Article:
Something About Cleveland
By Joe Baur • Photos by Bob Perkoski
Downtown Cleveland Ohio, its surrounding neighborhoods, and sprawling suburbs closely resemble other similarly sized metros that were developed with automobiles in mind. Streets, even those cutting through the heart of downtown, are as much as six lanes wide with cars regularly traveling ten miles per hour over posted speed limits. Cyclists are often left to figure it out for themselves among the pothole-laden asphalt, often without a bike lane to offer even some notion of protection.
This may sound bleak, but it’s the reality for many individual cyclists in the Forest City. Speaking with advocates from non-profit Bike Cleveland to Joy Machines Bike Shop, you won’t find many fans of the city’s pace in accepting the cycling boom happening across the country. Jacob VanSickle, Executive Director of Bike Cleveland, points to Detroit MI, Memphis TN and Indianapolis IN as forward-thinking cities when it comes to increasing cycling infrastructure.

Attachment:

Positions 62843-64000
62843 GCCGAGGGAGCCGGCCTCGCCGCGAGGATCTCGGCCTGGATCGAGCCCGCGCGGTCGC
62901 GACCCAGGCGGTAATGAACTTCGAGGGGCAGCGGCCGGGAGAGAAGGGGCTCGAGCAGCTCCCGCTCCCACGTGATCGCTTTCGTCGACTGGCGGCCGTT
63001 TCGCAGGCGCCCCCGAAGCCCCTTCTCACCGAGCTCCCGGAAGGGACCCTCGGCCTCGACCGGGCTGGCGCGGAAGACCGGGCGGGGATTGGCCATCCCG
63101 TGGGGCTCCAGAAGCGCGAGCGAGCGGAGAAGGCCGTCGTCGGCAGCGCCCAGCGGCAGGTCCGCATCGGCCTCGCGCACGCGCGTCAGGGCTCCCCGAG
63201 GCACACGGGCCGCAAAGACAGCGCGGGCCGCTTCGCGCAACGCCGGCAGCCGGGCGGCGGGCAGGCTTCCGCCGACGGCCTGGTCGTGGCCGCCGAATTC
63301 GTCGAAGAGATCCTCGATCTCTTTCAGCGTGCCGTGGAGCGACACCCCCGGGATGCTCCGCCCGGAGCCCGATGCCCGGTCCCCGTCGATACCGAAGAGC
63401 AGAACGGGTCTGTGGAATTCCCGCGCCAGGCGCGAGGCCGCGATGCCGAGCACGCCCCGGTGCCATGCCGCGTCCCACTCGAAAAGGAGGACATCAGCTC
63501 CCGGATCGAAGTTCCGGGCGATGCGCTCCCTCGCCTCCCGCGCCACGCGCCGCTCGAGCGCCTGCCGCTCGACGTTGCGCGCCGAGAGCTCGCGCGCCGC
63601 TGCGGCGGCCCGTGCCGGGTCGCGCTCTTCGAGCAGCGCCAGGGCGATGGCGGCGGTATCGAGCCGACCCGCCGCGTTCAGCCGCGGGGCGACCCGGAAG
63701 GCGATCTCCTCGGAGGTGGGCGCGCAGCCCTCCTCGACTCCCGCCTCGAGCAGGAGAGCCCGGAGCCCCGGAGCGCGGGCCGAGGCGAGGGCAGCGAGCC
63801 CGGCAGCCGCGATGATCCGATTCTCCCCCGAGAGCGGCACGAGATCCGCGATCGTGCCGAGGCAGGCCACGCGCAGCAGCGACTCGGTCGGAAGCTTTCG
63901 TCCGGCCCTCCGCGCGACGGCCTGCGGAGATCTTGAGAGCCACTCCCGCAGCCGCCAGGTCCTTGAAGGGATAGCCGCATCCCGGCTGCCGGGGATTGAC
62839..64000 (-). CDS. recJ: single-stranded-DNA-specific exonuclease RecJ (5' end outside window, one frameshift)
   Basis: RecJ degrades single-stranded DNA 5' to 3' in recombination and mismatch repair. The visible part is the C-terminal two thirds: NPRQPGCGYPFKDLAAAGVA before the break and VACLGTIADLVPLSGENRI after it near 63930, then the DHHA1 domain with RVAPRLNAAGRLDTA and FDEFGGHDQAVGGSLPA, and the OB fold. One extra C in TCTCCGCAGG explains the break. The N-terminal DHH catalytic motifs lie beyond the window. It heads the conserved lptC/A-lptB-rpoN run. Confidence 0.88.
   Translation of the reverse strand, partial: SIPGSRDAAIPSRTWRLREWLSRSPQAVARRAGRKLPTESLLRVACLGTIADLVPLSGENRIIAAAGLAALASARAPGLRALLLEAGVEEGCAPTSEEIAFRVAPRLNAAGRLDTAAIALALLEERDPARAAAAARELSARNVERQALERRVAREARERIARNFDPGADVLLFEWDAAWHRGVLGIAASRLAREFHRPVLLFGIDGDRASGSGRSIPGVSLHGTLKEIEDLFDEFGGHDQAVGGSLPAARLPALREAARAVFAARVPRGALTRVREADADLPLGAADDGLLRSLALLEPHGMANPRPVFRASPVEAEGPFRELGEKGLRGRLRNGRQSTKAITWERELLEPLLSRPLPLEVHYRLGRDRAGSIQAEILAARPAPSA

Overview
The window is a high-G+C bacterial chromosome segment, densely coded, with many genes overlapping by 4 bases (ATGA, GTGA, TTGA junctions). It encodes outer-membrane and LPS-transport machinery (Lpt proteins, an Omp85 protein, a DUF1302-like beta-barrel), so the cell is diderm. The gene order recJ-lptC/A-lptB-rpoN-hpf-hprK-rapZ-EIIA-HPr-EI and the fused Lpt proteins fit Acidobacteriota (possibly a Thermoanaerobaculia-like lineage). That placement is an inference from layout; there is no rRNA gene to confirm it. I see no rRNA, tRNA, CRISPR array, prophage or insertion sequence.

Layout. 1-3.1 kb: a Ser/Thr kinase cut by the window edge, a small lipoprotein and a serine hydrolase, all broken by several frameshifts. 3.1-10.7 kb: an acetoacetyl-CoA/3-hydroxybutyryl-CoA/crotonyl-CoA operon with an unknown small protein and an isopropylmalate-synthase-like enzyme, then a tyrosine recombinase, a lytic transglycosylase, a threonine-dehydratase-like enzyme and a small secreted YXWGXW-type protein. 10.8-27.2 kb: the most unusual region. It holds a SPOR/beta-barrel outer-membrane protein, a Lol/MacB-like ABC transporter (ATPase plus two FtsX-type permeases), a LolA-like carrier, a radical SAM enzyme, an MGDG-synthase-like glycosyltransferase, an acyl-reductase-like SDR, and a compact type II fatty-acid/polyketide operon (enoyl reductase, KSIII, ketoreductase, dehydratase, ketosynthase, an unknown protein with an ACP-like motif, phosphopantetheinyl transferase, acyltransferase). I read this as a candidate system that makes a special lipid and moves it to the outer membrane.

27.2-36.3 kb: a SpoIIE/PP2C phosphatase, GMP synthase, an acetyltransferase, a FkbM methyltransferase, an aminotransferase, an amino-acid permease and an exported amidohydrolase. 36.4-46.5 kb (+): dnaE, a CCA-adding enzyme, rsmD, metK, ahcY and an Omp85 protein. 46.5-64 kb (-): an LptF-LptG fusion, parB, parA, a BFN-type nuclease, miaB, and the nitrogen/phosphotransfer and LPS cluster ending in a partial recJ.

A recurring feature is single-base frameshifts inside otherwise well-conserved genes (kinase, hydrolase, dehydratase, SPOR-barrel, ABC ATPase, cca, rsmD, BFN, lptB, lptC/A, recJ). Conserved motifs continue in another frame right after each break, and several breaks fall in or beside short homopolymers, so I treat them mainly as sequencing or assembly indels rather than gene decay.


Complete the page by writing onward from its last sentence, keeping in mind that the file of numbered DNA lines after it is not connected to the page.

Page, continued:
“Other cities are implementing these things faster,” says VanSickle while discussing the pent up frustration among Cleveland’s cycling community. “It needs to be made a priority.”
The frustration became painfully public for city officials when a group of five “guerrilla stripers” took it upon themselves to create a bike lane along a highly trafficked thoroughfare for cyclists in the near west side. Last fall the city secured funding for a 1.7-mile bike lane along Detroit Avenue that took a year longer than promised to become a reality. First the city blamed poor weather, then filming for the Captain America sequel.
While Detroit Ave went without a bike lane, the frustrated cyclists took action at 10 PM one late-August night using duct tape and chalk to create a makeshift lane that covered just about four blocks.
Speaking under the condition of anonymity, one of the stripers explains that nobody even attempted to stop them during the hour they spent creating the lane. “It was dark, but we had cones and people driving by, including a police officer who didn’t care,” the striper says. “The only people who said anything were people excited about what we’re doing, including people driving and on bikes.”